Tagged with Black Lives Matter

Pentecost Reflection

Acts 2:1-21

Today we celebrate the feast of Pentecost, remembering the story of the arrival of the Holy Spirit among the apostles, which also marks the birth of the church.  I love this story. And as I searched for images for our service today, I noticed that many folks imagine the story of that first Pentecost a little differently than I do.

For instance, this image from Giotto di Bondone seems strangely… civilized. It’s as if a bunch of white guys got together for a board meeting in a beautiful pavilion. The Holy Spirit is descending among them, but she descends in an organized fashion, with one extremely straight  line of flame reaching towards each head. No one seems alarmed by the fire.  I’m not even sure they’ve noticed.

This lovely image is slightly less formal.  The apostles are sitting closer together, and they’re not enclosed by pillars. Also, thankfully, this artist includes one woman in the events, Mary of Nazareth. However, the fire still descends in an extremely orderly way, and things feel restrained, even solemn.

In our scriptures we receive a very different story.  There is the sound like the rush of a violent wind! There are divided tongues of fire resting on each of the apostles. Everyone is filled with the Holy Spirit and begins to speak in other languages! It is so loud that folks outside hear the commotion and come rushing up. It is so raucous, some folks in the crowd assume that the apostles must be drunk.

The Holy Spirit is the wild element in our Christian Trinity.  She’s an advocate, a comforter, an agitator, an innovator. She is a complicated and sometimes contradictory force who brings power and change. It is the Holy Spirit who finally gets the apostles out the door, on the move, interacting with the people, spreading the good news.

The Holy Spirit must really have been powerful in that little gathering of Jesus followers, because once the apostles get going, they don’t stop. They praise God, make disciples of Jesus, baptize, form radically generous communities, and travel off far and wide to keep the good news moving. They become the movement that is the church of Jesus.

I think we could benefit from some of that Holy Spirit power today.

We need Holy Spirit Wind. For those who cannot breathe, because of the pandemic sweeping our world. For those who cannot breathe, because of pollution. For those who cannot breathe, because of a knee on their neck, we need Holy Spirit Wind.  Holy Spirit, come now.

We need Holy Spirit Fire.  There have been fires this week in Minneapolis, one of my former homes, and elsewhere.  And there are many decrying the destruction that riot and fire bring.  It does seem that many actions may have been taken by white supremacists, and other agitators, and not those who protest racial injustice; a terrible betrayal.  But when we witness the unleashing of the fire of anger and grief over loss of black life, we must remember that as the Rev. Dr. Martin Luther King Jr. said, “a riot is the language of the unheard.”  Shame on us, if we cannot value life over property, if we ask for peace where there is no justice, if we ignore deadly police violence and focus only on protestor violence.  We need Holy Spirit Fire.  Holy Spirit, Come now.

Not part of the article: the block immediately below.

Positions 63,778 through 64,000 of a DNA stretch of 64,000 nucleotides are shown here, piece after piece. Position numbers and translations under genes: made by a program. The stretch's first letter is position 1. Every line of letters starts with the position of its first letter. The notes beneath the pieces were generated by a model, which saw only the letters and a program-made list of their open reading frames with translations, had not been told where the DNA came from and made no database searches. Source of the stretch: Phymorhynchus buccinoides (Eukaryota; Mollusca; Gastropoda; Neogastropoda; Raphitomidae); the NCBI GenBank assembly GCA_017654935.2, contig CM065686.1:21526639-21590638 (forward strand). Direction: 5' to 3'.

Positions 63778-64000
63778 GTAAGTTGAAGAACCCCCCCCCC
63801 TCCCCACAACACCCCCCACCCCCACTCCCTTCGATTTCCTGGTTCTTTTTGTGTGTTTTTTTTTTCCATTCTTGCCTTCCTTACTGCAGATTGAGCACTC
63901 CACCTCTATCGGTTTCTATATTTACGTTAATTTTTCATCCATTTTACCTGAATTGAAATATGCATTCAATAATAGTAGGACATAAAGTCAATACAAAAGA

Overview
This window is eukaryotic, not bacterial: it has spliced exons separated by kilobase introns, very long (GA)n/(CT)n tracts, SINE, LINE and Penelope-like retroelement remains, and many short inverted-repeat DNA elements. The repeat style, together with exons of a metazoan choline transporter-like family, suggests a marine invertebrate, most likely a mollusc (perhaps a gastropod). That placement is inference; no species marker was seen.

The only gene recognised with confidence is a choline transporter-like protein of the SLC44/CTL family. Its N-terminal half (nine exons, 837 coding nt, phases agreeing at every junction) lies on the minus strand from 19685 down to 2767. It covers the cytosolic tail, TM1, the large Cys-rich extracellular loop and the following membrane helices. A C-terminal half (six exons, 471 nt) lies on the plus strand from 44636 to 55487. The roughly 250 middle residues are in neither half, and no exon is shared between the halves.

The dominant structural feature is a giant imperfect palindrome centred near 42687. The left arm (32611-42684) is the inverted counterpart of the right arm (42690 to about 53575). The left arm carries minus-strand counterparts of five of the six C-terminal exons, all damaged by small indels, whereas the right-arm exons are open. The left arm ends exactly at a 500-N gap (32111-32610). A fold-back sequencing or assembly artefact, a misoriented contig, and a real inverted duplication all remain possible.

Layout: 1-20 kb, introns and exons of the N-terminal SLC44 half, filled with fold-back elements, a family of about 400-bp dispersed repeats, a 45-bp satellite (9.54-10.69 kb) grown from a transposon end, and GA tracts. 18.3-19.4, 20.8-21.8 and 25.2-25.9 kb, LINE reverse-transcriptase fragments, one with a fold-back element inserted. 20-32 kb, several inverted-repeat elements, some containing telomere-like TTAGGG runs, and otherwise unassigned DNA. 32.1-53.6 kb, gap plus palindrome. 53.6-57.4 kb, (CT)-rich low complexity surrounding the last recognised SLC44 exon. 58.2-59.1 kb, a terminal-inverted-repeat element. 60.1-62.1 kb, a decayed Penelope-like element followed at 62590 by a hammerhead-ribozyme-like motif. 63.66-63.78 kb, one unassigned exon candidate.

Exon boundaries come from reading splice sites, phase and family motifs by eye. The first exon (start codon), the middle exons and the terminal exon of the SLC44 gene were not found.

We need God’s renewing, transforming force to enter into the buildings where we sit today. To enter into our hearts, and stir us to compassion and indignation and courage. To break into the institutions that enforce white supremacy.  To break into the institutions that allow greed and violence when they are done by those who are white, or those who are in uniform.  To break into a government and a society that too often condones hunger and want and oppression and death, that in these days regularly threatens free speech and a free press and human dignity.

We need Spirit boldness to give us hope that things can yet change for the good, and to empower us to be a part of that change.  Holy Spirit, Come now.

I want you to know what is happening alongside the nighttime fires in Minneapolis.  People are showing up peacefully in great numbers during the day to protest, and to pray, and to mourn.  People are showing up to clean the streets. People are showing up with bags of food, because transit and stores are closed, and they don’t want anyone to go hungry.  Small businesses and churches that have never spoken publicly about police brutality or white supremacy before, and many others who have been in the work for decades, are organizing and testifying with boldness.  And yesterday afternoon, following news concerning infiltration of the protests, Minneapolis organized block by block to keep one another safe, to protect minority businesses and churches and community organizations that were targeted for destruction.  There is a massive movement gathering to face this crisis, and to imagine and demand what would truly keep the whole community safe.  Holy Spirit, Come now.

No matter who you are, or what you need to be freed from, or what you need to be freed for: I hope you open your heart to the gifts of the Spirit today. May you feel the presence of the God who comes to us as breath, as wind, as fire.  She will surprise us; perhaps even alarm us; all for the good. For a wild, rich, bold, radically just future awaits us, if only we allow her to move us into something new, as she did so long ago. May it be so.